The healing power of aloe vera has been embraced since ancient times. In traditional Indian medicine, it has a history of use for skin conditions and infections, among a plethora of other ailments, while in China, it is employed to combat fungal diseases. In the West, it is known that aloe vera cannot be beat to ease the pain of a nasty sunburn.
One notable benefit of aloe vera is its potential as an anti-aging serum. A study performed at the Seoul National University Boramae Hospital in Korea sought to examine these effects. Researchers gave 30 healthy female participants over the age of 45 aloe vera gel to apply to their skin, some in high doses, and some in low. The participants applied the gel for 90 days, at which time their facial wrinkles and elasticity were analyzed.
Results of the analysis showed that in both the high and low dose groups, facial wrinkles had significantly diminished, while elasticity was markedly improved in the low dose group. It was not clear why the low dose group had greater improvement in elasticity than the high dose group, and researchers concluded that, “no dose-response relationship was found between the low-dose and high-dose groups.”
It is possible that the dosage discrepancy in the Seoul study was due to the fact that aloe vera is very much intended to be used in its natural form, as opposed to a concentrate mixed into a gel. Pure aloe vera is ready to be applied straight from a cut leaf of the plant. When commercial aloe vera is produced, however, its natural healing properties become compromised.
In their Evaluation of the Nutritional and Metabolic Effects of Aloe Vera , authors Meika Foster, Duncan Hunger and Samir Samman explain that when aloe vera is processed, the whole leaf is first pulverized to produce the juice, and then undergoes processes of filtration and stabilization until the desired extract potency is reached.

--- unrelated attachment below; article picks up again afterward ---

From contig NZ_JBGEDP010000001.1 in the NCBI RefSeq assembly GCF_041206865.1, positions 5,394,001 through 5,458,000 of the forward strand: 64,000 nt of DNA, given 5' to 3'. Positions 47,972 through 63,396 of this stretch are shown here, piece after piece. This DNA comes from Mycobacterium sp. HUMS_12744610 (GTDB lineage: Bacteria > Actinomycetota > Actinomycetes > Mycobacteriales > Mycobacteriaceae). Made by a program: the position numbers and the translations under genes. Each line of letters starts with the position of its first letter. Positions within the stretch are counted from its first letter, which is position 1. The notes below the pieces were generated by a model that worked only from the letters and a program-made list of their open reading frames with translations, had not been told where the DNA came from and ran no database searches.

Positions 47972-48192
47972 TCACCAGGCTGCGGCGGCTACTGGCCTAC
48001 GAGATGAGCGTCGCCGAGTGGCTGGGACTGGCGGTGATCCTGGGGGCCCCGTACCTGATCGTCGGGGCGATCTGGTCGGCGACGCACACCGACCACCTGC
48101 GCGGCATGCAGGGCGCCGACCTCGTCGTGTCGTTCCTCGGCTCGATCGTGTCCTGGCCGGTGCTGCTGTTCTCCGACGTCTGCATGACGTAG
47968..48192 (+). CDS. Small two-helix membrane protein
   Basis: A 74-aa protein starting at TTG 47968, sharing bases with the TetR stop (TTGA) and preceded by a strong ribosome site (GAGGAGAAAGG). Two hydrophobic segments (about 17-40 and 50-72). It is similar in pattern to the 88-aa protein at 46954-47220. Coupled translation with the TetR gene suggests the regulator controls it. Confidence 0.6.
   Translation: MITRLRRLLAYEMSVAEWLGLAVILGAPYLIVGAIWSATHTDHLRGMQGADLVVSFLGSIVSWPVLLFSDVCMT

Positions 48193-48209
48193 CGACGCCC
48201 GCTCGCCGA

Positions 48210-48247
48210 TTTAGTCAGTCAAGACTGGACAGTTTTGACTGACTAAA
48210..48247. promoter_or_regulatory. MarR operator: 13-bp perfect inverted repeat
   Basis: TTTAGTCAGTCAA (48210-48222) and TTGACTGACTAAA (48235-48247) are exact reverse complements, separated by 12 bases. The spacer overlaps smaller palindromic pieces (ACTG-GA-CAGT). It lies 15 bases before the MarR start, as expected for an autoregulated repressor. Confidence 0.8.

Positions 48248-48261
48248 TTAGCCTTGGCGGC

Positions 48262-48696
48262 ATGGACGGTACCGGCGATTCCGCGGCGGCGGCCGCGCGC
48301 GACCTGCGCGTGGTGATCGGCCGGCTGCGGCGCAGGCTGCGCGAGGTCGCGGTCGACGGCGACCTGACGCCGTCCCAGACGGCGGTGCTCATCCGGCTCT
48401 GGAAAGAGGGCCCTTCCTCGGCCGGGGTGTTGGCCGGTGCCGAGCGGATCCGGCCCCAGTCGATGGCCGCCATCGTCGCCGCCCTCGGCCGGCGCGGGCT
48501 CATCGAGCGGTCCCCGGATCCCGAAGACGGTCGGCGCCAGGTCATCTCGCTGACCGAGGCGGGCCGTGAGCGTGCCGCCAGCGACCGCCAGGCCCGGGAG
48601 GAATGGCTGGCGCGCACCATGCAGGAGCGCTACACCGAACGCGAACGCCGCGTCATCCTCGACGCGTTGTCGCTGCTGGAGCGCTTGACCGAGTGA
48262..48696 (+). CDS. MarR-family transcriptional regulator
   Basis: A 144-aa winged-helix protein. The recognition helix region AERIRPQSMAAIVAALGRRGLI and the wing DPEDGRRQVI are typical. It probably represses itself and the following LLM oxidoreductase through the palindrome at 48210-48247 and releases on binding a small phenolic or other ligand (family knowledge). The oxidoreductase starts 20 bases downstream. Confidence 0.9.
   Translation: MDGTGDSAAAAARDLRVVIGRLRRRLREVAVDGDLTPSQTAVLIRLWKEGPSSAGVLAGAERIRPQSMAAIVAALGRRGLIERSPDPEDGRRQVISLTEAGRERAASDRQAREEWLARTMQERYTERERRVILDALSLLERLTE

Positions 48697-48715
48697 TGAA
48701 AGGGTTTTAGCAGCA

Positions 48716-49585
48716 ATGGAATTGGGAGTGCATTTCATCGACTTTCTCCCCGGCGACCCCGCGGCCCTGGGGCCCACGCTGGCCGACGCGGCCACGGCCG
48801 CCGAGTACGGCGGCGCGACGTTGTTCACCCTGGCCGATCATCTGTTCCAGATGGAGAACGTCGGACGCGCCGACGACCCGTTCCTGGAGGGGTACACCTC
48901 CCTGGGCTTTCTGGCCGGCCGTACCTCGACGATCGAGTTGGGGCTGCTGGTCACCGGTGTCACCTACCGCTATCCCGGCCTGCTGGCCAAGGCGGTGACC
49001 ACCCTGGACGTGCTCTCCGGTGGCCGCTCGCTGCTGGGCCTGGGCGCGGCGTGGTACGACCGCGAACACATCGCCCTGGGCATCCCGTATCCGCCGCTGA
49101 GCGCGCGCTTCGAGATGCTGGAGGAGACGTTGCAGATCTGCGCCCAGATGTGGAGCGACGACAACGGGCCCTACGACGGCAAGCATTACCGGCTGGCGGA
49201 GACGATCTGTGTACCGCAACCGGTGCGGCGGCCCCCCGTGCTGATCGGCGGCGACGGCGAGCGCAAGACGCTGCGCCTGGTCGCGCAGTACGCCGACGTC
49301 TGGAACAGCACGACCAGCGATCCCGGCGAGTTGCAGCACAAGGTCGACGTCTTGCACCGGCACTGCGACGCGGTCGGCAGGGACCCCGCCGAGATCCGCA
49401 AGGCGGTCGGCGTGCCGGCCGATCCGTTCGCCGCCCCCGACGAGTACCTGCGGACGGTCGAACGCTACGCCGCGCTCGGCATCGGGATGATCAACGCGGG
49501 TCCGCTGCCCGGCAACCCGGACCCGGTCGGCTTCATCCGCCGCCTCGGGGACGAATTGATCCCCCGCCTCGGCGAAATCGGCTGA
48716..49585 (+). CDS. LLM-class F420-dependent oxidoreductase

The authors write, “this method provides ease of processing and higher efficiency in the recovery of the solids, but it can result in a product that contains little or no active ingredients.” They also explain that heating aloe vera, as often occurs during processing, changes its molecular structure.
Commercial aloe vera gels also often include fillers such as maltodextrin (a corn sugar that likely comes from GMO corn), glycerin, glucose and malic acid, and sometimes an array of other chemicals that you probably do not want seeping into your skin.
Luckily, if you’ve got ample sunlight in your home, growing your own aloe vera is easy. Plant an existing aloe vera plant in a wide pot with well-draining soil. It should be watered generously, but allowed to dry to an inch or 2 deep between waterings.
You can also start an aloe vera plant from a cut leaf. Simply cut a leaf off of a mature plant, at least 3 inches long, and allow it to rest in a dry and warm location for several days to let it form a callus. Once the callus forms, dip the cut end in rooting hormone and bury halfway in soil. Water regularly so the soil stays moist, being careful not to overwater, and in a few weeks, the leaf should grow roots.
To use, simply cut a leaf from a mature plant, squeeze out the gel, and smooth over skin. The cooling sensation is highly pleasant, and the anti-aging potential of the plant may produce significant results in your complexion.
-The Alternative Daily